cultivated seaweed is used as human food. China
production (Gephart et al. 2014).9
                                                                                    and Indonesia account for more than 85 percent of
In this section, we focus on two types of mariculture: (1)                          this production (FAO 2018). Certain seaweed species,
unfed mariculture (e.g. macroalgae and filter-feeders)                              including Undaria pinnatifida, Porphyra spp. and
and (2) fed mariculture (e.g. finfish, crustaceans and                              Caulerpa spp., are produced specifically for direct human
gastropods). Unfed mariculture produces organisms                                   consumption, but most of the recent growth has been
that extract food resources from the surrounding                                    driven by the rapid farming growth in Indonesia for two
environment, while fed mariculture produces organisms                               seaweed species (Kappaphycus alvarezii and Eucheuma
that depend on direct feed inputs. First, we describe                               spp.,) that are used in the production of food additives
the current status and trends of aquaculture broadly,                               and for other purposes (FAO 2018). About 46 percent
focusing on mariculture production. We then discuss the                             of all seaweed production (or 14 mmt) was used for
production potential for the two types of mariculture.                              human food in 2016; the remainder was consumed
Mariculture production is not limited by the same                                   indirectly through processed foods and used in other
biological and ecological constraints as capture fisheries,                         industries that produce, for example, fertilizers, medical
and we find it has the potential to greatly expand.                                 products and animal feed ingredients (Buschmann et
                                                                                    al. 2017; Loureiro et al. 2015). Most seaweed destined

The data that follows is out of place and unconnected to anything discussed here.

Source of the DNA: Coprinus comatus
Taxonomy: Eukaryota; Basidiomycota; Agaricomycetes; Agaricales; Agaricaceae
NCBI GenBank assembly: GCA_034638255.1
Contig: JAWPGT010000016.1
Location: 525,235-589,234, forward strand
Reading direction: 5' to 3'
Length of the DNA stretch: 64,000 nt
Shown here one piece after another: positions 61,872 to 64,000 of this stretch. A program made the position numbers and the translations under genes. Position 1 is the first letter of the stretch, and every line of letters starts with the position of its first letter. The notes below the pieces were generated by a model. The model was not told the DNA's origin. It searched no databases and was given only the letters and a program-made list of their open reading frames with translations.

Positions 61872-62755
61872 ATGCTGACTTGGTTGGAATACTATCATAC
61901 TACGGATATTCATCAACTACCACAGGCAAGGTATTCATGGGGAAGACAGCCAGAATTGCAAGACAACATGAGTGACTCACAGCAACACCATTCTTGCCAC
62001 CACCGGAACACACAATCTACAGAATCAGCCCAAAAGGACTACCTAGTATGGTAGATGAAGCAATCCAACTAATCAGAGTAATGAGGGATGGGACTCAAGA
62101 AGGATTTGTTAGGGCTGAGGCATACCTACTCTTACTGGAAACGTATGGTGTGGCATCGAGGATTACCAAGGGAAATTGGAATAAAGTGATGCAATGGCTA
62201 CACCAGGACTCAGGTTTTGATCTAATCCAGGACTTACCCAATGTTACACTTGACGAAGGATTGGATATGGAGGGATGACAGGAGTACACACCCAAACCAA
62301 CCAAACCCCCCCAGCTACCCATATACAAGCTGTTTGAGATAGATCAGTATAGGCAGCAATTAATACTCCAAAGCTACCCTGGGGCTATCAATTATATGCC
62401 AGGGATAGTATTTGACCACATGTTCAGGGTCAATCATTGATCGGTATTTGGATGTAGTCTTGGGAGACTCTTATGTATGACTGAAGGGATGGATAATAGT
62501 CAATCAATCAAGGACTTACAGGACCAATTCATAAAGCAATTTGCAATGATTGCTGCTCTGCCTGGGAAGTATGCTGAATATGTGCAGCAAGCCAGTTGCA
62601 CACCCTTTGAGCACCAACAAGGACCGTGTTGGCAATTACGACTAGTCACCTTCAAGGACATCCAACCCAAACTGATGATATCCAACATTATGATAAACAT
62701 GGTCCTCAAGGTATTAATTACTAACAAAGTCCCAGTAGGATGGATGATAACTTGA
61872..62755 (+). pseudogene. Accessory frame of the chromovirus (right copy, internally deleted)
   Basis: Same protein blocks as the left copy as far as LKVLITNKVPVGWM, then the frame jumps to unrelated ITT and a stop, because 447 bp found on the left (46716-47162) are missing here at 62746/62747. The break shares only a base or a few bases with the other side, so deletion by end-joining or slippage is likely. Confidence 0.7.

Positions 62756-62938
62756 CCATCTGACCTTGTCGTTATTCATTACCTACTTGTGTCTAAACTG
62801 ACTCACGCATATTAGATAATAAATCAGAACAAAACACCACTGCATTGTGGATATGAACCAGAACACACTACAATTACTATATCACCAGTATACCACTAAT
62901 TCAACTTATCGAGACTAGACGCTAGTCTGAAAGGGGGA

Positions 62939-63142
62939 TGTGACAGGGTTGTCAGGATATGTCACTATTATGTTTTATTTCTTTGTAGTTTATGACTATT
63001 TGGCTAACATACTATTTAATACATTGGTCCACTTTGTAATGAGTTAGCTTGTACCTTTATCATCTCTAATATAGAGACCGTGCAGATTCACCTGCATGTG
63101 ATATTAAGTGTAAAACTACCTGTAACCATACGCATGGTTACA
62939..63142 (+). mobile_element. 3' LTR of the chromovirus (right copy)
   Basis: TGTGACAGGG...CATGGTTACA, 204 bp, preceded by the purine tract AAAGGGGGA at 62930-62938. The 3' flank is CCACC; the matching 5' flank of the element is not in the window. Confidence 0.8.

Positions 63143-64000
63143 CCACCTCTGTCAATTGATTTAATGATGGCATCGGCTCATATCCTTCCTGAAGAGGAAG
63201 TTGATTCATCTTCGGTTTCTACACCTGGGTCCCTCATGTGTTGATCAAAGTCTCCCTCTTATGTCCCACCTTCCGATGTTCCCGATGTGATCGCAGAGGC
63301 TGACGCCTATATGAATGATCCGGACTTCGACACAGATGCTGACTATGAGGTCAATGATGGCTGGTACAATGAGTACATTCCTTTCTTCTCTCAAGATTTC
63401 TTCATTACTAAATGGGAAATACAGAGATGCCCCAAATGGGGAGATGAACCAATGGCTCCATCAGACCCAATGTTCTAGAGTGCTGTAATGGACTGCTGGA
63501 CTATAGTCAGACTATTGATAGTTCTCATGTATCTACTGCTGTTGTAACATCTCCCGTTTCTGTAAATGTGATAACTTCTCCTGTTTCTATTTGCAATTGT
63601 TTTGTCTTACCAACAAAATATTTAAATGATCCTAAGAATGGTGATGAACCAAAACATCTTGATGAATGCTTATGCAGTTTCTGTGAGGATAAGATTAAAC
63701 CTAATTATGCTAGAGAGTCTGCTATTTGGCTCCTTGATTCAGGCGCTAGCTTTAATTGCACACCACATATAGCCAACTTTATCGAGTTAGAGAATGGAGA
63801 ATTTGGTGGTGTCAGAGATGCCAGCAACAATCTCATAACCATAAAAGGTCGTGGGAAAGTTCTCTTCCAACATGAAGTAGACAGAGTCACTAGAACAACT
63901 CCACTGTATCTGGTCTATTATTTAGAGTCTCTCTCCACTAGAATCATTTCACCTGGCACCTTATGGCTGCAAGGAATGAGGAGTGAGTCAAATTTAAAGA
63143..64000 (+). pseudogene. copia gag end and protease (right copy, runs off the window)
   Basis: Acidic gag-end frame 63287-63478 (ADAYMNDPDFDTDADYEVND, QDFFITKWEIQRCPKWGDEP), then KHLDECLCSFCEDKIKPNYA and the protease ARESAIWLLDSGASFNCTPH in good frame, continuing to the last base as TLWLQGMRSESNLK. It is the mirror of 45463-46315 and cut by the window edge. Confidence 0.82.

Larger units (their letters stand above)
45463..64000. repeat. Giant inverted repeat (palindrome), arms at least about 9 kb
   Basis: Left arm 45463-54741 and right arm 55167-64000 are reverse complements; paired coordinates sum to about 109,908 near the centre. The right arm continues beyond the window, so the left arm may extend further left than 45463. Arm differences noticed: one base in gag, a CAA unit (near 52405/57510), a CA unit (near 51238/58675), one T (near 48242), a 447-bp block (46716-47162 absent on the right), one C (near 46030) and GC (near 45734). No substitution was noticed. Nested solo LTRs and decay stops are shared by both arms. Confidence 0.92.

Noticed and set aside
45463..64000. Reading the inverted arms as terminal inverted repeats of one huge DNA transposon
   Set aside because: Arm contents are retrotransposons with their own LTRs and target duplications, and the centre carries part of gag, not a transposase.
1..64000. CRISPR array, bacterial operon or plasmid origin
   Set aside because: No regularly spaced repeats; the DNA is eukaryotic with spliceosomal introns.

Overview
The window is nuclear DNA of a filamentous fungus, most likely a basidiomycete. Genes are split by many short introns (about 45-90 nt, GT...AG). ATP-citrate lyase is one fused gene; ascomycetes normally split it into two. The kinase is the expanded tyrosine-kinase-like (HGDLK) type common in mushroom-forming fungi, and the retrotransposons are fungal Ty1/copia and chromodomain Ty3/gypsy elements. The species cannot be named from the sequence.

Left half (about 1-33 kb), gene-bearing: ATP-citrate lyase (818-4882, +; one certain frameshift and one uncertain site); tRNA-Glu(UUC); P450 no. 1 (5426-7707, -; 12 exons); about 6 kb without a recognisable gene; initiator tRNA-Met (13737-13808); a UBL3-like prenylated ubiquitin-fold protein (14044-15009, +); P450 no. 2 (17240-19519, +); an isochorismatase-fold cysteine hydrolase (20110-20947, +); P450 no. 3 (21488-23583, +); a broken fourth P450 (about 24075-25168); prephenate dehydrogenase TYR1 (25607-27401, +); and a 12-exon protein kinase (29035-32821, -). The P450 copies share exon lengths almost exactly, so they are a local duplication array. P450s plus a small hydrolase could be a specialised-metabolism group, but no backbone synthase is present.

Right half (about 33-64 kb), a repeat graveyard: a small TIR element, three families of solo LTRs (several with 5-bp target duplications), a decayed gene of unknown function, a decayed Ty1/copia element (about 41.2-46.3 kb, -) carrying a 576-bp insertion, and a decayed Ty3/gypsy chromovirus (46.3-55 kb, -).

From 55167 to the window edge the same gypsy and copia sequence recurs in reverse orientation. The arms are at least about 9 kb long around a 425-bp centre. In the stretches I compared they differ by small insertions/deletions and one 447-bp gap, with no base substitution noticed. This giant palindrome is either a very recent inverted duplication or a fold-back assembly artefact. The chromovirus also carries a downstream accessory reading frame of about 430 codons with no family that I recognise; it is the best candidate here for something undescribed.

3.1 Current Status and Trends                                                       for human consumption is dried—when converted
The aquaculture sector has and continues to                                         using the dry weight:fresh weight ratio of 0.1, 14 mmt is
experience production growth. Unlike the capture                                    equivalent to 1.4 mmt of edible food (Duarte et al. 2017).
fishery sector, the aquaculture (i.e. freshwater and                                While seaweed’s production and direct consumption
marine) sector continues to expand significantly.                                   are relatively new in Western countries, many Asian
Between 2011 and 2016, annual growth in total                                       countries, where seaweeds are consumed frequently,
aquaculture production (excluding aquatic plants)                                   have well-established mariculture operations (SAPEA
was 5.8 percent, reaching an estimated 80 mmt in total                              2017).
production (FAO 2018).

9. Mariculture (particularly fed) may indirectly compete with these sectors due to its reliance on agricultural products for feed ingredients (e.g. soy), water
   for processing and resources for hatcheries.

10. This description does not include seaweed production, which is discussed later in this section.

                                                                                                                          The Future of Food from the Sea | 13
Figure 3. Aquaculture (Left) and Mariculture (Right) Production in 2016 of Aquatic Animals and Seaweed Destined for Direct
Human Consumption

                       100

                       75
                                LAND
 Million metric tons

                       50

                                                                                                        Seaweed
                                MARICULTURE

                                                                                           Other aquatic animals
                       25
                                                                                                       Molluscs

                                                                      Seaweed (DHC)
                                                                                                          Finfish